Refreshing solos by Addotey with huge calabashes together with communicative duets and movements in unison turned the performance into a visually stimulating one – indeed, one that would compel those who hate dance to take a new approach.

Undeniably, “Idioms of Distress, Wellbeing and Resilience” is proof that by coming together, we can create our own reality – undeniably, we can build a community wherever we are.

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Press release: Arts and Humanities Research Council Global Challenge Research Fund Idioms of Distress, Wellbeing and Resilience

By Alison Phipps, University of Glasgow

The language used to express pain, joy and resilience is a vital well of understanding for those seeking to treat and mitigate distress. In populations of displaced peoples and refugees across the world the effects of trauma caused by loss and suffering are felt acutely. Mental health practitioners tend, however, to overlook the important of the languages used to express distress and to use more technical, medical terms than those that we might use in our everyday life, in our proverbs and songs.

Prof Alison Phipps, UNESCO Chair in Refugee Integration through Languages and the Arts at the University of Glasgow, with its affliates at the University of Ghana, Legon and Islamic University of Gaza is leading a team of researchers in Ghana at present. The researchers are examining the way in which people express their distress and develop ways of coping with distress in many different languages. From the Arabic of the Gaza strip and the on-going siege, to the languages of refugees and displaced peoples and ethnic groups in Northern Uganda, to refugee young people in Scotland, to those enduring the loss of cultural heritage in Zimbabwe, linguists, artists and global mental health researchers together with clinical psychologists are engaged in a unique project.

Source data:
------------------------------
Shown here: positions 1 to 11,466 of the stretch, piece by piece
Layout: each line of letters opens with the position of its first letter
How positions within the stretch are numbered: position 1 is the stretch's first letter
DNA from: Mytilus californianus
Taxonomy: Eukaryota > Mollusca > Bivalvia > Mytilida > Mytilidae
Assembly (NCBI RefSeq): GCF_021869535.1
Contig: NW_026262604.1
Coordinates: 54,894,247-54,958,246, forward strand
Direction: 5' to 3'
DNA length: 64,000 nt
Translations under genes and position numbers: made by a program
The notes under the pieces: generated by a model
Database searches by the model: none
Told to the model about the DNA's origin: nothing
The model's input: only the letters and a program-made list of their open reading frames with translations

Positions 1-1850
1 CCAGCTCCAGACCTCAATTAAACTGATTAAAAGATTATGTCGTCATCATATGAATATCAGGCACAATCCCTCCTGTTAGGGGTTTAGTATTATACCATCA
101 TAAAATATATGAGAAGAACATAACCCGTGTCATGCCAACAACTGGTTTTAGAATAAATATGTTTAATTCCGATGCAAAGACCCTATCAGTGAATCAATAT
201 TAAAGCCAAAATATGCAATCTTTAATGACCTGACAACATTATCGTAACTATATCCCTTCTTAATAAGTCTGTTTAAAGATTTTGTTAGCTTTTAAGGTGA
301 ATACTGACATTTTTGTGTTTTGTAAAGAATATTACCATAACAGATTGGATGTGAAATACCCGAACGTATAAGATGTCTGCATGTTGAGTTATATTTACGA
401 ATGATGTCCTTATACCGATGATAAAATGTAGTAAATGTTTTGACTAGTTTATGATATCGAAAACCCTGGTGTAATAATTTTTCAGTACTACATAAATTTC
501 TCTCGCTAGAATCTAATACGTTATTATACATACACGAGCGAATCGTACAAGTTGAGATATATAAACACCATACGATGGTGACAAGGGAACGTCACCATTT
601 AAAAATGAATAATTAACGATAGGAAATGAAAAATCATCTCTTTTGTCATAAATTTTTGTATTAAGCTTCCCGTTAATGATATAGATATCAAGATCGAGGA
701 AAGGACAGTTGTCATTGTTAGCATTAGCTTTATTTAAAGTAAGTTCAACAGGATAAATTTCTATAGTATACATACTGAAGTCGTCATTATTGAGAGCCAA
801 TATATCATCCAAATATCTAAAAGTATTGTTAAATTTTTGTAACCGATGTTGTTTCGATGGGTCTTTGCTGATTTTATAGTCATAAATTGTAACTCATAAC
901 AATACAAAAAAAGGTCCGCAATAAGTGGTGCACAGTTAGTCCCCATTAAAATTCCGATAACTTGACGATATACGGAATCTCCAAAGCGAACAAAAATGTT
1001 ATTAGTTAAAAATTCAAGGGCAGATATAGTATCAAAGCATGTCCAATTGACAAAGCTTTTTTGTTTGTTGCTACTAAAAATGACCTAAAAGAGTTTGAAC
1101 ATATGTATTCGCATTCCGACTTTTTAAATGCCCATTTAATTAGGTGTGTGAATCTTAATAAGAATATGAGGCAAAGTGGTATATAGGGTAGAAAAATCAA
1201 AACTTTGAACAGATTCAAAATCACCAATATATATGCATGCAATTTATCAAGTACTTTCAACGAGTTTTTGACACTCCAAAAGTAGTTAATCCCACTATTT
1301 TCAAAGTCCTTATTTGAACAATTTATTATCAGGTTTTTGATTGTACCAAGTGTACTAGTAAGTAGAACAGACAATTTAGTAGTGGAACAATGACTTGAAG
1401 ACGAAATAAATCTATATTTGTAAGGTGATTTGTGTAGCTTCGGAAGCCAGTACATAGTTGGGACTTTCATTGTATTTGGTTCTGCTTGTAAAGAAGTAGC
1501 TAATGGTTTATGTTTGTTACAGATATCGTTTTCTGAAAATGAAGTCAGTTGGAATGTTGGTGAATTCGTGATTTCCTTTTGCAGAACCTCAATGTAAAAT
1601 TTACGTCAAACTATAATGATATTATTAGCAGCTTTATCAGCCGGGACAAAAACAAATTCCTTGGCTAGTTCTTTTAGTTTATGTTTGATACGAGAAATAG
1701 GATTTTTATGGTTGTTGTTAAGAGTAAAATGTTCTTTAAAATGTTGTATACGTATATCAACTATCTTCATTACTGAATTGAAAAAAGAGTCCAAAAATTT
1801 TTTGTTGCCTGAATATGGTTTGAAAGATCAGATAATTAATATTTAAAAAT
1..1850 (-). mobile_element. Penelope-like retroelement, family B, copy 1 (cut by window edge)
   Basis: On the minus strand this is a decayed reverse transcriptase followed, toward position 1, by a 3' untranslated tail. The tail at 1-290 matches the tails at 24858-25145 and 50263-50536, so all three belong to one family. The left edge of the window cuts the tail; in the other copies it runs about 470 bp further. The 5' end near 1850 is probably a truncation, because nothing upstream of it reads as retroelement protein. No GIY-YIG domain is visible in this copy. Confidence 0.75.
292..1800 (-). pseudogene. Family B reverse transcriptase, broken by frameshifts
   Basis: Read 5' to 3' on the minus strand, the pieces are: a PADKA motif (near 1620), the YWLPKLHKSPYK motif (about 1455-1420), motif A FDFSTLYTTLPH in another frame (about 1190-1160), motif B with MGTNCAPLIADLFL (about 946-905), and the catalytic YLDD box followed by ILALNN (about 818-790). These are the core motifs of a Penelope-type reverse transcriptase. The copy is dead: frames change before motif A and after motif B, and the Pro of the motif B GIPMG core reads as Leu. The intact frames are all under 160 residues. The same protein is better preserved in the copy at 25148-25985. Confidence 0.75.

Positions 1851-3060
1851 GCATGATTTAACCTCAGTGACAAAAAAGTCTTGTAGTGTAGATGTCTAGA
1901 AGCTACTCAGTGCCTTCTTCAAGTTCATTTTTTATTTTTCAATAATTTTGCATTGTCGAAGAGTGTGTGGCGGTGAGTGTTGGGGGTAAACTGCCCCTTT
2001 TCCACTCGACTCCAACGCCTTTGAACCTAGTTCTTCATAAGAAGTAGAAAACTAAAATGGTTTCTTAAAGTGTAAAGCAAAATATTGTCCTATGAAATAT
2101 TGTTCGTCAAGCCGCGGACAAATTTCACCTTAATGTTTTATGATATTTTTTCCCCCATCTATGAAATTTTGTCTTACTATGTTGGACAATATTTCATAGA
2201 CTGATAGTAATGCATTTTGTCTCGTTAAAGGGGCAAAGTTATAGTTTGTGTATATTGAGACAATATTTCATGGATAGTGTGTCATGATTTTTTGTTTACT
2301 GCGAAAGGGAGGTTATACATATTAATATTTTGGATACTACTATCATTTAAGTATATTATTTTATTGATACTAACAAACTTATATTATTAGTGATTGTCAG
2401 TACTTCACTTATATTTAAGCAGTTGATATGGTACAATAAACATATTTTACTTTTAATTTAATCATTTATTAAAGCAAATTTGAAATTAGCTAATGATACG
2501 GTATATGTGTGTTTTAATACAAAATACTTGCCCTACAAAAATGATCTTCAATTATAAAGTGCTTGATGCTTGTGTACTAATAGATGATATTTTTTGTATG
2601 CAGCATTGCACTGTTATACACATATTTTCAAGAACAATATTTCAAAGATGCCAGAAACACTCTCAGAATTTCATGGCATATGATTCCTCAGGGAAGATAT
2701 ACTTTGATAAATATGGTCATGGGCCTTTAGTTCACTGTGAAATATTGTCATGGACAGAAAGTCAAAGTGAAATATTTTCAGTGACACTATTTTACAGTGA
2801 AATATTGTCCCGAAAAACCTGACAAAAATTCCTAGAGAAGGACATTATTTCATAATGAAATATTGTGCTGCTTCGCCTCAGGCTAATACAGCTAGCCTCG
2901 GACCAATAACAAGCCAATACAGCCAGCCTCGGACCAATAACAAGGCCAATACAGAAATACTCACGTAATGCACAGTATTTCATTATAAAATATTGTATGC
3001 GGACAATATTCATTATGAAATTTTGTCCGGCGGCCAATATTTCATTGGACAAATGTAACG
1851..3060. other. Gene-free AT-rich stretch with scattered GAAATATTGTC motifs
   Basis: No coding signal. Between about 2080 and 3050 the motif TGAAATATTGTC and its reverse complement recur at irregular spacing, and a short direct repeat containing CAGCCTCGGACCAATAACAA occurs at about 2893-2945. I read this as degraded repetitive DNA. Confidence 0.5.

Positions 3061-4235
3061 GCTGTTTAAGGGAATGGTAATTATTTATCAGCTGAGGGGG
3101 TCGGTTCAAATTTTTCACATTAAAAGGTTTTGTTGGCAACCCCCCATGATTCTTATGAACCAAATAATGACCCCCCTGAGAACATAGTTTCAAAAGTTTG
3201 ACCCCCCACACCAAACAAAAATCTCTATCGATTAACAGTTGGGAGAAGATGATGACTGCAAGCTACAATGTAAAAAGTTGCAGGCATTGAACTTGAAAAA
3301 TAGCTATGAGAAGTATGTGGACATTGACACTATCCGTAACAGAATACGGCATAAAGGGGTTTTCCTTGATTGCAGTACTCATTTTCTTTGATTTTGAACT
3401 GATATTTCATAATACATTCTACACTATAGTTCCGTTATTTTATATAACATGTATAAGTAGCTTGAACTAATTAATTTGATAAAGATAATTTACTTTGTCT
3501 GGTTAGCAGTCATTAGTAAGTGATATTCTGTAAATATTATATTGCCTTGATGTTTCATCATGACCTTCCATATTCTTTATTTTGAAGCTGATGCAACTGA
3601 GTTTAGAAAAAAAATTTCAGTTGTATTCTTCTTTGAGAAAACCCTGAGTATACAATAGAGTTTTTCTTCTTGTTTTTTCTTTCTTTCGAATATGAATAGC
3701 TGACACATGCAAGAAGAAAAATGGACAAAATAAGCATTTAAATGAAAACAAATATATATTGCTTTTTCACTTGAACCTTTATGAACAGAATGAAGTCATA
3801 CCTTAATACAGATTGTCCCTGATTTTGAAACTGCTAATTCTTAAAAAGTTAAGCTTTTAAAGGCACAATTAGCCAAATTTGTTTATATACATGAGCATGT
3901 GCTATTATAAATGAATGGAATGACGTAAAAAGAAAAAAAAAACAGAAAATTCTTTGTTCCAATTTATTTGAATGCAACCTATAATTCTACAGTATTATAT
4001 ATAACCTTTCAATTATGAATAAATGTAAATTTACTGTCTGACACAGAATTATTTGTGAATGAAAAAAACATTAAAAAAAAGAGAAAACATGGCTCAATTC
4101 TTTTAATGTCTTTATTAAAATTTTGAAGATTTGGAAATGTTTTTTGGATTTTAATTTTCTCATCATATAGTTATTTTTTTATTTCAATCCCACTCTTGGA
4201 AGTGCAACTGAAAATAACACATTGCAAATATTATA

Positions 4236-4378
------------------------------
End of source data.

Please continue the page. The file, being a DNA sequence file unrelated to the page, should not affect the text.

Words, proverbs and phrases have been collected in these different contexts and the common themes and important differences have been analysed. This is helping with more accurate diagnosis of forms of trauma or distress but also providing an vital well of support from indigenous knowledges, readily available. In the wisdom contained in oral history and proverbs the ways people have coped with distress can be revealed and show an important link to the land, to customs, to food and song.

As well as publishing academic findings the team are also working with Noyam African Dance Institute, under the leadership of Nii-Tete Yartey, to explore the sounds, music and languages and to express these in dance. The dances help reveal a world of assistance and substance beyond that of the medical or clinical setting. Gameli Tordzro and Naa Densua Tordzro are leading the artistic work, which includes a production focusing on the distress caused by separation of families and peoples by borders, not least for refugees but also for others caught in the web of entanglements which is the experience of visa application and refusal processes. In addition, the team are presenting making a documentary about their work with Noyam. This includes recording the experiences of the Noyam young people who recently visited Scotland to perform as headline acts at the annual Solas Festival, as well as performing for the inaugural lecture of the UNESCO Chair at the University of Glasgow.

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Global Mental Health: A category benefiting from its contesting?

By Ross White, University of Liverpool

On the 5th and 6th June Kings Health Partnership in conjunction with King’s College London hosted a conference entitled: ‘Global Mental Health and Psychosocial Support’ that was held at the KCL Waterloo campus. The conference was well attended with over 300 clinicians, researchers and students present. True to the focus of the conference there was also a good range of overseas speakers from countries such as Libya, Palestine, Zimbabwe, Uganda, and Sierra Leone.